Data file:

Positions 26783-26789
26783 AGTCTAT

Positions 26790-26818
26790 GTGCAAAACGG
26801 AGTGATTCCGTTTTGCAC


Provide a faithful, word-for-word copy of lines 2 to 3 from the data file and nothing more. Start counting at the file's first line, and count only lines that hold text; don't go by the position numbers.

26783 AGTCTAT

Positions 26790-26818